Willow Wight of Ottawa had osteoporosis. Nancy Adrian of Victoria suffered from intestinal distress. Maria MacKinnon of Halifax struggled with anemia and fatigue. I had irritable bowel syndrome and irregular ovulation.
These are very different medical issues, but in our cases, each was the result of one thing: celiac disease. It’s an immune disorder in genetically susceptible individuals that is triggered by eating gluten, a protein present in wheat, rye and barley. Unbeknownst to the three of us, every time we ate pasta, pizza, bread, cakes, cookies, cereals and other flour-based products, we were essentially ingesting an allergen that was damaging the lining of our small intestine and playing havoc with our health.
Celiac disease is a common problem
Although it’s thought that celiac disease has probably been around for thousands of years’ever since humans began cultivating and eating cereals’it is only in the past decade that celiac experts have begun to realize that it is not, as previously thought, a rare disorder. In fact, the accepted statistic is that almost one in 100 Canadians have the disease, and suffer a wide range of confounding symptoms. And in most cases, neither they nor their doctors know that the underlying cause is in fact celiac disease, and that the solution simply requires cutting gluten from the patient’s diet.
‘Celiac disease is very common, much more common than we previously realized,’ notes Dr. Mohsin Rashid, a pediatric gastroenterologist at Dalhousie University, and medical advisor to the Canadian Celiac Association. In the past, the medical profession thought the typical symptoms were chronic diarrhea and bloating, particularly if they appeared in childhood. ‘But now, more and more people are presenting with atypical symptoms like anemia and fatigue, leading to a delay in diagnosis,’ says Rashid.
The reason for other health problems
Celiac disease may be the underlying cause in a number of conditions, including osteoporosis, irritable bowel syndrome, infertility, intestinal lymphoma, skin disorders, depression, thyroid disorders, short stature, type 1 diabetes, numbness and tingling, the autoimmune disorder lupus and an arthritis-related condition called Sjögren’s syndrome. People who have a relative with celiac disease may be silently incurring intestinal damage by eating products containing gluten and show no symptoms at all’but it could emerge later in life as severe health problems, particularly malignant intestinal lymphoma.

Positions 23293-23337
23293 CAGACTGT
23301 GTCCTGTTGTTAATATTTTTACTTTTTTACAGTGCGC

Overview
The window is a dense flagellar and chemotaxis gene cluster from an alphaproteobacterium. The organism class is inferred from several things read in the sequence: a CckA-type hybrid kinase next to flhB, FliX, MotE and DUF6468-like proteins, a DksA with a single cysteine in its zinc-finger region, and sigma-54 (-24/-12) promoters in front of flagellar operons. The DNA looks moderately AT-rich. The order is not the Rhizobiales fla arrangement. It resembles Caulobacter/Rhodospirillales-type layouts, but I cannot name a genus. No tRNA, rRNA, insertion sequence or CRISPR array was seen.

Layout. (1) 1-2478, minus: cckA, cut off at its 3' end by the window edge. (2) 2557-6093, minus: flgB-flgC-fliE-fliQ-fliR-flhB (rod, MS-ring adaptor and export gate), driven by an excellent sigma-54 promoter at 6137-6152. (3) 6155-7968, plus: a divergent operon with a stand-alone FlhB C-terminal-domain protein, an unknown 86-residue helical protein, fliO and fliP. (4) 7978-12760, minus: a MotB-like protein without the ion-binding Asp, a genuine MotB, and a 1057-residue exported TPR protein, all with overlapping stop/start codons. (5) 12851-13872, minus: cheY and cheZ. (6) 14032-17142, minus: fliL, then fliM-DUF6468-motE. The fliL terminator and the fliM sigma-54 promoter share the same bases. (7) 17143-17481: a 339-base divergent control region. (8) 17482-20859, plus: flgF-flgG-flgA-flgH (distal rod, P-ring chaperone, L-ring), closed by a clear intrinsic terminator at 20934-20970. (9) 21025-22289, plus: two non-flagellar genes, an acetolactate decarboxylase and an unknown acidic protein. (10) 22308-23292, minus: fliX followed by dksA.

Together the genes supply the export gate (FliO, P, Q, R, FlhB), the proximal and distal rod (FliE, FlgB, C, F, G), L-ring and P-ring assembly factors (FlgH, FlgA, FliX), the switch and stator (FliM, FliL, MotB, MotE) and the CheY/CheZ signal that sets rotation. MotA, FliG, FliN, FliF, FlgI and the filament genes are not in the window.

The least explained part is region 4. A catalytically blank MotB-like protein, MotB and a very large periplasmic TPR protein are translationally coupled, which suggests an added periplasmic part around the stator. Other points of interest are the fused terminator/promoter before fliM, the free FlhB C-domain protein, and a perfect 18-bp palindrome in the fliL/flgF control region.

Why celiac disease is underdiagnosed
Rashid was one of the authors of a 2002 Canadian survey that found many individuals who were eventually diagnosed with celiac disease had seen several physicians, including both family doctors and specialists, over many years for a wide variety of health complaints before a diagnosis of celiac disease was finally made. The average time to diagnosis was 11.7 years.
‘We concluded that awareness of celiac disease is poor among physicians; otherwise, the delay in diagnosis should not have been this long,’ says Rashid, who notes that most physicians in Canada have been taught that celiac disease appears primarily in young children with bloating, diarrhea and failure to grow.
What tests are available
Celiac disease was once thought to be very rare in North America. But with the recent advent of increasingly sensitive’and easy-to-administer’blood tests, especially one called tissue transglutaminase IgA antibody test (TTG), the true rate (almost one in 100 people) has been found. The test simply requires a small amount of blood. A positive blood test is then confirmed by intestinal biopsy. The Health Canada-approved Biocard Celiac Test, which has been on the market since March 2008, is an over-the-counter take-home celiac disease blood test. It is available in pharmacies throughout Canada for about $50.
The hidden disease